|ARP Omni ^||4075 Filter Mod >|
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Below is an email I posted on the Analogue Heaven mailing list about the things that frequently fail on Omnis. Hopefully the info will be useful to anyone doing repairs.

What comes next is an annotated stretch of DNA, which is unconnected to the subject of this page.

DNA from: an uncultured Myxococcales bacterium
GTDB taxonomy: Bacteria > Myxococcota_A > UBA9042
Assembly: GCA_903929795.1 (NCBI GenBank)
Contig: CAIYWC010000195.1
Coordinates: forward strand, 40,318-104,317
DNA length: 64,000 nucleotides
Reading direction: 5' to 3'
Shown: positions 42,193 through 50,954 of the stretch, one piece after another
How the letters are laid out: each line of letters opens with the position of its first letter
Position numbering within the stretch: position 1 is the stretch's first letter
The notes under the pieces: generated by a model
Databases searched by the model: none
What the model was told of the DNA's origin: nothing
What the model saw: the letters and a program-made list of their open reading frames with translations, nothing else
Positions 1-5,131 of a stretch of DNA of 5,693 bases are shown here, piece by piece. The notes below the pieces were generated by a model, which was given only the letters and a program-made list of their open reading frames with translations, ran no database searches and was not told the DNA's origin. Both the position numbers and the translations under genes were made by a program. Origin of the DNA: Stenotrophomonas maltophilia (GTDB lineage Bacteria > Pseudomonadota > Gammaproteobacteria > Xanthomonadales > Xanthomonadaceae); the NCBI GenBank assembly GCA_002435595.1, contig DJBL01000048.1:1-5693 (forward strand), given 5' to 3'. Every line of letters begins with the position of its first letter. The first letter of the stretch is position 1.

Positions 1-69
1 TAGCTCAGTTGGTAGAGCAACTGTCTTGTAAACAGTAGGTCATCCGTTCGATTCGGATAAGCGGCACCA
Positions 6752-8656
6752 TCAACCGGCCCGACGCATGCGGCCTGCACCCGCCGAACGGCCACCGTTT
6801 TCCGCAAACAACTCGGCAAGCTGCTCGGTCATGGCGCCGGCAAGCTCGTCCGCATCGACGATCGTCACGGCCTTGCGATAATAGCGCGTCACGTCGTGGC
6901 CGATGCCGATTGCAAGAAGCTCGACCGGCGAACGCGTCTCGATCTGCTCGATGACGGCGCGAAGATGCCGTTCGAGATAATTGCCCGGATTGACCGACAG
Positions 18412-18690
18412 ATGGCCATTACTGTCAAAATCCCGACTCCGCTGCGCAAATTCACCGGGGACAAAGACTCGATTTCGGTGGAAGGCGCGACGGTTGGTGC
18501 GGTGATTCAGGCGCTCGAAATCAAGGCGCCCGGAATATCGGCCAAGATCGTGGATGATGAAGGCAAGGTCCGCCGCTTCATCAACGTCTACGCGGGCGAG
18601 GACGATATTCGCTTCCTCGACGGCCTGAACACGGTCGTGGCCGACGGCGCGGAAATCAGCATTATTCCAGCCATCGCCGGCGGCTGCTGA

To: email@example.com, (Jeff Gage) Wrom: FDULHPQQWOYIYZUNNYCGPKYL cc: firstname.lastname@example.org, Subject: Re: Arp Omni repairing Date: Wed, 19 Mar 1997 16:54:02 -0600 (CST) -------------------------------------------------------------------------------- > Greetings all- > > I've recently obtained a silent Omni mk1. When I got it all of the sliders > were hidden by years of amazing grime... I de-gunked them and gave them a > liberal dose of DeOxit-type product, but still no sound. The power supply > is good, the LEDs light... before I go step thru this thing and test all > of the switches, I thought I would cast out and ask if anybody has > experience repairing Omnis (common problems, etc.). > > And yes, Mark, I know about Our God Phil, I'd just rather do the repairs > myself. :) > > Thanks > Jeff > > ------- > Jeff Gage email@example.com I've repaired several Omni's recently including an Omni I. The first thing is, of course, get a copy of the service manual. I have one which I could copy, but it would be a pain since it is bound. I can't remember who copied it for me, but I can probably find out by looking at old email. Several things I have noticed that fail on the Omni's: 1. 22 uF tantalum capacitors in the envelope (AR) generators for the individual keys. These cause notes to be stuck on all the time, and every Omni I've looked at (one Omni I and three Omni II's) has had this problem to some extent. I would venture to guess that once you fix the problem which is preventing any audio output, you'll have some stuck notes. I have just replaced ALL these capacitors in the Omni's I've worked on, since they probably WILL fail soon even if they haven't. I replaced them with non-polarized electrolytic caps rated for 50 volts, rather than the 35 volts of the originals, the idea being that power supply transient over or reverse voltages over the years caused them to fail. 2. 10 uF tantalum capacitors acting as power supply decoupling caps on the various boards. Several Omni's I've seen had these caps shorting out the power supply and preventing anything from working. When this happens, the power supply's voltages regulator(s) and the caps get REALLY hot. Sounds like you might not have this problem since the lights work. 3. Bad CMOS analog switch chips. These fail a lot, and could be causing the lack of audio output. They are the chips which turn the various sections on and off when you hit the buttons. 4. Bad 1458 or LM311 op-amps. These could also cause no audio output. 5. I had one Omni where the op-amp on the filter board for the "synthesizer" section failed, and caused no audio output from the "synthesizer section. One other thing I should mention is that the terminology of the outputs is kind of weird. The "Low Output" is actually the main output of the synth, and the "synthesizer output" is just the output of the "synthesizer" section, which is where the tone generators go thru the filter and VCA without going thru the string chorus. If you were plugging into this output, and the "synthesizer" section was broken, then you wouldn't hear anything even if the strings section was working. The guy I sold my Omni I to called me after he got it and thought it was broken because of this weird terminology (hi Barry!). I could go on and on about Omni's, but I'll stop here. Write me a note if you have any more questions. I chose to start buying broken Omni's and fixing them because there are a lot of them out there which are all broken, and you can still get most of the electronic parts! Plus they just sound cool. Once you fix it you will be able to do the wawawa sound at the beginning of Pink Floyd's "Welcome to the Machine" from the "Wish You Were Here" Album!!! Mark Smart